Folliculitis / Furuncles (Boils) / Carbuncles
Sign In
 

Patient Guide

 Folliculitis / Furuncles (Boils) / Carbuncles

 Folliculitis / Furuncles (Boils) / Carbuncles

Folliculitis / Furuncles (Boils) / Carbuncles


Fig. 1 Folliculitis -
infection of the hair pores

Fig. 2 Furuncle (Boil) - infection of the hair pores and surrounding tissues

Fig. 3 Carbuncle - multiple furuncles and infection of surrounding tissues.

What are Folliculitis and Furuncle (Boil) ?
Folliculitis is a superficial inflammation of hair follicle (hair pore) caused by bacteria. When the infection affect several hair follicles and the adjacent tissue, it is called a furuncle (boil).

What are the presenting features of Folliculitis ?
The folliculitis usually affect the scalp, face, trunk and legs.

The hair follicles are surrounded by either small pockets of pus or small red lumps.

Sometimes, many adjacent hair follicles are affected at the same time giving rise to what is commonly known as boil or furuncle. In such instances, surgical drainage of the pus may have to be carried out besides antibiotic tablets.

How are Folliculitis and Furuncles treated ?
In mild cases, antiseptic wash and antibiotic creams can easily eradicate the problem. Antibiotics pills are needed for extensive or severe cases.

What is a Carbuncle ?
This is a severe and extensive inflammation of skin around the hair follicles (hair pores) and its surrounding tissues. It is caused by bacterial infection in individuals who have low immunity. It is often seen in patients with diabetes mellitus.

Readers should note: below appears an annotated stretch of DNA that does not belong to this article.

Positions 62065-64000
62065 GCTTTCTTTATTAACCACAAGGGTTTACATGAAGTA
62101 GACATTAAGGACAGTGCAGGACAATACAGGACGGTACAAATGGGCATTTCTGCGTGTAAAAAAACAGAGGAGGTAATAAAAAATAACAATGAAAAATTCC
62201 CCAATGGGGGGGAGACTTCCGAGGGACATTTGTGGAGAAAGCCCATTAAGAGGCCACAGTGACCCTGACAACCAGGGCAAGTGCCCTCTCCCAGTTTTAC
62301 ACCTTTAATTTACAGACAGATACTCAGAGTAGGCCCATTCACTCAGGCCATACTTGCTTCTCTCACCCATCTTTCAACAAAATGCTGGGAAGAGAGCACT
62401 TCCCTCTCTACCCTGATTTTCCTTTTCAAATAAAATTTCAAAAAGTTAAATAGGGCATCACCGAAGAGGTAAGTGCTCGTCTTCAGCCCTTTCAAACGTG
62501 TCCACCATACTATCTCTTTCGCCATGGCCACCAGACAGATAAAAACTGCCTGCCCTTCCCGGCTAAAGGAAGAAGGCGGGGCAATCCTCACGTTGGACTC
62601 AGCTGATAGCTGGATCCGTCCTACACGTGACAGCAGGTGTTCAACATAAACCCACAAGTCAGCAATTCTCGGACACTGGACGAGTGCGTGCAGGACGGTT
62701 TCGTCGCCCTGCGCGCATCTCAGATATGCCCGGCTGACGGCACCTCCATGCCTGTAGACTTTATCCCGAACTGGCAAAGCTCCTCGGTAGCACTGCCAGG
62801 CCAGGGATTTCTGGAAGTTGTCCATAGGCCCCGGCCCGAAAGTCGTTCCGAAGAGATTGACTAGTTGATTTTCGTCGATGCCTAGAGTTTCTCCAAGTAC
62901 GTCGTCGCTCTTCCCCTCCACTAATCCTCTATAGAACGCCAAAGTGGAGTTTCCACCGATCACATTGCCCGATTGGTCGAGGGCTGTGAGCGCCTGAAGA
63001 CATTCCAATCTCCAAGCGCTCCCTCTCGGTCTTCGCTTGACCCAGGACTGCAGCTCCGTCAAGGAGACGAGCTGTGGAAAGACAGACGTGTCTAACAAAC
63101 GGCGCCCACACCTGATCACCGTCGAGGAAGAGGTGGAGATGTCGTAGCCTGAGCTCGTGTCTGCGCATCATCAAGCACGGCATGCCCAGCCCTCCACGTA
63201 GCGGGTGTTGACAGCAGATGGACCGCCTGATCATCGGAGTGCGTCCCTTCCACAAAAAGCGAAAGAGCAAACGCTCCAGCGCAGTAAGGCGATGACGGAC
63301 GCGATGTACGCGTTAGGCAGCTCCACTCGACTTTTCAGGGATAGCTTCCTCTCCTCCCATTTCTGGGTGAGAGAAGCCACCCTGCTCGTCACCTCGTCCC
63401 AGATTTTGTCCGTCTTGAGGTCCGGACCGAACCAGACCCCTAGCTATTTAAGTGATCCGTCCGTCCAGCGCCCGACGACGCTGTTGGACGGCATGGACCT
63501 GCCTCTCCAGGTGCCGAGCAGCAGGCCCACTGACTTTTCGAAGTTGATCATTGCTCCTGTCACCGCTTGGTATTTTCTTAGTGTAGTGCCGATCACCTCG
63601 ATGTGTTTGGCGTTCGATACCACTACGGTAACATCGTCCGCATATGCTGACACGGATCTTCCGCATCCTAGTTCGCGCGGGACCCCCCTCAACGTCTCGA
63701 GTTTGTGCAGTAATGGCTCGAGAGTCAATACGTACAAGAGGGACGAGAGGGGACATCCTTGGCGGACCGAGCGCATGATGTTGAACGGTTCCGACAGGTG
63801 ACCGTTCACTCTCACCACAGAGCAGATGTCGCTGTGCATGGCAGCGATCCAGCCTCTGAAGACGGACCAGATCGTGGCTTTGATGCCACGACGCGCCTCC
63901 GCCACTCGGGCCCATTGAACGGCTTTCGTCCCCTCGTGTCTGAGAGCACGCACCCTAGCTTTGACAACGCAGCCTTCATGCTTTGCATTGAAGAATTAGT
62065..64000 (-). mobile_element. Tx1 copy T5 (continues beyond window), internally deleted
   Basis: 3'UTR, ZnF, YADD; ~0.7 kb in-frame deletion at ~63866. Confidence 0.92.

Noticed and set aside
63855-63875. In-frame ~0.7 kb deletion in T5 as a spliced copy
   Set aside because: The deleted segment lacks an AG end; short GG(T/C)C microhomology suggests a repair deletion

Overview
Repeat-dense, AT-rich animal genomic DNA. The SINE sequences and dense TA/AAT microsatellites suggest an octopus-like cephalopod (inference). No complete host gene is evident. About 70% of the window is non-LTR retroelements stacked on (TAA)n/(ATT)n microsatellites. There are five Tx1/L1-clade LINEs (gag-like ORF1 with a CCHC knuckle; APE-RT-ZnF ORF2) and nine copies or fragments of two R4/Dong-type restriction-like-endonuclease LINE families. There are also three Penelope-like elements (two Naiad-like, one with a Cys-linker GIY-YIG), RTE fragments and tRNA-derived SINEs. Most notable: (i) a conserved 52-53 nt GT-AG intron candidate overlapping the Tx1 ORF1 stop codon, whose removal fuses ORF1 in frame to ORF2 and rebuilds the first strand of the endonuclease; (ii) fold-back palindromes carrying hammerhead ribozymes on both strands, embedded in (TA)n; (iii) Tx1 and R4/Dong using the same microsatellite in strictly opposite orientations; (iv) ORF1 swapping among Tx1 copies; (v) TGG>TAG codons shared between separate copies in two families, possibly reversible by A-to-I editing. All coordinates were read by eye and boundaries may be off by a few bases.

What are the presenting features of a Carbuncle ?
The carbuncle usually affects the back of the neck, limbs and trunk.

The lesion appears initially as a red painful/tender nodule around a hair follicle (appearing like a collection of furuncles). Pustule may be present on the surface. The lesion then enlarges with pockets of abscesses and ulcerates.

How is Carbuncle treated ?
Carbucle should be treated immediately. Patient with carbuncle should be hospitalized for surgery (to remove pus and dead skin tissue) to prevent the spread of infections to other parts of the body. The patient should be treated with appropriate systemic antibiotics.

Underlying disease e.g. diabetes mellitus must be controlled.



DEDICATED TO EXCELLENCE IN DERMATOLOGY
By National Skin Centre (Singapore)
Copyright (C) 1995 - National Skin Centre (Singapore)

Last updated on 31 Oct 2016

Last updated on 31 Oct 2016